The Guardian, July 20th 2010, p. 4
In a speech at Liverpool Hope University, the prime minister has launched the Government's 'big society' initiative, which is about 'liberating the biggest most dramatic redistribution of power from Whitehall to the man and woman on the street'. Liverpool, Windsor & Maidenhead, the Eden Valley in Cumbria and Sutton in London are to be pilots, setting up projects ranging from transport to improved broadband provision. (See also Daily Telegraph, July 20th 2010, p.4)
R. Barnett and M. Mordey
Working with Older People, vol. 14, June 2010, p. 12-16
Transition towns aim to combat climate change by promoting more localised activity that is not reliant on an abundant energy supply, i.e. fewer imported goods and services and an increase in the overall self-sufficiency of local communities. This paper examines the role of older people within the movement and suggests that the skills and knowledge that many of them possess are vital to the changes that must be made as we seek a more sustainable lifestyle. It presents a variety of current projects where older people have been integral to teaching skills to younger generations.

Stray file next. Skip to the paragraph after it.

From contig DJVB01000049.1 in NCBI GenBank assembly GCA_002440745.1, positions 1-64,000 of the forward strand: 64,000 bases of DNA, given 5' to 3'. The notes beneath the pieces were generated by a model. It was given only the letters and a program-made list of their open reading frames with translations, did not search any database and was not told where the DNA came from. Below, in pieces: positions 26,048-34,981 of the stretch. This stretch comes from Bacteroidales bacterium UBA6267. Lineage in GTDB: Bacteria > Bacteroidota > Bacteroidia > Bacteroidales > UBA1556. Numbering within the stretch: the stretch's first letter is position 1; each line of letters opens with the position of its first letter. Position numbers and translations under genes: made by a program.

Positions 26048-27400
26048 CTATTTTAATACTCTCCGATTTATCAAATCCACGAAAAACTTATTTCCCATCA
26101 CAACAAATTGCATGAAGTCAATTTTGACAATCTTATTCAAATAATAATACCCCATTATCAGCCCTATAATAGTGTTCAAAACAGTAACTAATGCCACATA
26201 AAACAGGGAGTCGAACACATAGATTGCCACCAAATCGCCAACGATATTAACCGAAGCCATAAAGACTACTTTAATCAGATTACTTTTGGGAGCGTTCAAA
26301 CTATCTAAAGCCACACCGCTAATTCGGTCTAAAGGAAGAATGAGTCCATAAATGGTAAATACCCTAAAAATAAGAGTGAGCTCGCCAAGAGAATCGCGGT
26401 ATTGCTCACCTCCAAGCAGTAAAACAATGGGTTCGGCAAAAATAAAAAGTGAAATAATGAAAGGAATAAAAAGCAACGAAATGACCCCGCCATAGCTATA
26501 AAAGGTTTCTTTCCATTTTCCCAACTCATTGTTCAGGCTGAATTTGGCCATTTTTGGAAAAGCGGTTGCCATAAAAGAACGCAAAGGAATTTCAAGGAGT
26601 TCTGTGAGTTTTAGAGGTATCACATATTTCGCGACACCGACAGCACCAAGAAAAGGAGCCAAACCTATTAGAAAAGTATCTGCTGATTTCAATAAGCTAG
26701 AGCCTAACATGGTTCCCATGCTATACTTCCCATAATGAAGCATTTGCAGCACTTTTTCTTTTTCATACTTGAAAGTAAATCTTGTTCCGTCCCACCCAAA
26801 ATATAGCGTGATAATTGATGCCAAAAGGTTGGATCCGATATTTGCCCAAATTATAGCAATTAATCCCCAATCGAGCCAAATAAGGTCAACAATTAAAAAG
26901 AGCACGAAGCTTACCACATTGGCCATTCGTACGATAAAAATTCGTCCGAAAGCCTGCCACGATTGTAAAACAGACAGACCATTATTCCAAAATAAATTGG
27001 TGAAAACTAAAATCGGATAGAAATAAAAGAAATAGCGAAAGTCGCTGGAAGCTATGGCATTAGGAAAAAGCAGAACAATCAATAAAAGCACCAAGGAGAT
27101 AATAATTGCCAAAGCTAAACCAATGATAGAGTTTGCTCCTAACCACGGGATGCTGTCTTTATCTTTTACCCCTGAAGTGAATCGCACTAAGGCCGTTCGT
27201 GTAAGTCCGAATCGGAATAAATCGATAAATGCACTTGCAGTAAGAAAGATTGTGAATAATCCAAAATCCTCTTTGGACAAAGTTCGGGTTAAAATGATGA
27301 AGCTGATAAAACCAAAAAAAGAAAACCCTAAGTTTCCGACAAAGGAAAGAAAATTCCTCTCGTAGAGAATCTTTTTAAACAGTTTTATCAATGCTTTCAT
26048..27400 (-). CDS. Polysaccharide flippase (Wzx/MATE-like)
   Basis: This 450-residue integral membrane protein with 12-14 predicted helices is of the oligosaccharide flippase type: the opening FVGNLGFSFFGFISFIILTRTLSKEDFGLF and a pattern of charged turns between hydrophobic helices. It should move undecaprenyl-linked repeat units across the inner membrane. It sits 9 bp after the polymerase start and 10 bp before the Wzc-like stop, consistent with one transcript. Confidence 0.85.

K. Gibb and A. O'Sullivan
Local Economy, vol.25, 2010, p. 94-107
The current recession has major implications for residential-led regeneration activity across the UK. Current funding models are breaking down, and the goals of regeneration activity will be much harder to achieve. The government getting to grips with the big picture is a necessary condition for making future progress with regeneration. In the short term, registered social landlords have a more prominent role to play in keeping regeneration activity going and ensuring that capacity in the construction sector is not lost. Innovative thinking on funding models for property development in regeneration areas is required.
Daily Telegraph, July 22nd 2010, p. 10
Reports that every 16-year-old in Britain is to be invited to take part in a two month residential summer school under plans for a voluntary programme of national service. Teenagers will be put into mixed groups to ensure that they get to know youngsters from different social classes and from other parts of the country. The programmes will be run by charities and social enterprises with input from businesses. Funding will come from a cancelled community cohesion programme run by the Department for Communities and Local Government.
(See also Daily Telegraph, July 23rd 2010, p. 4)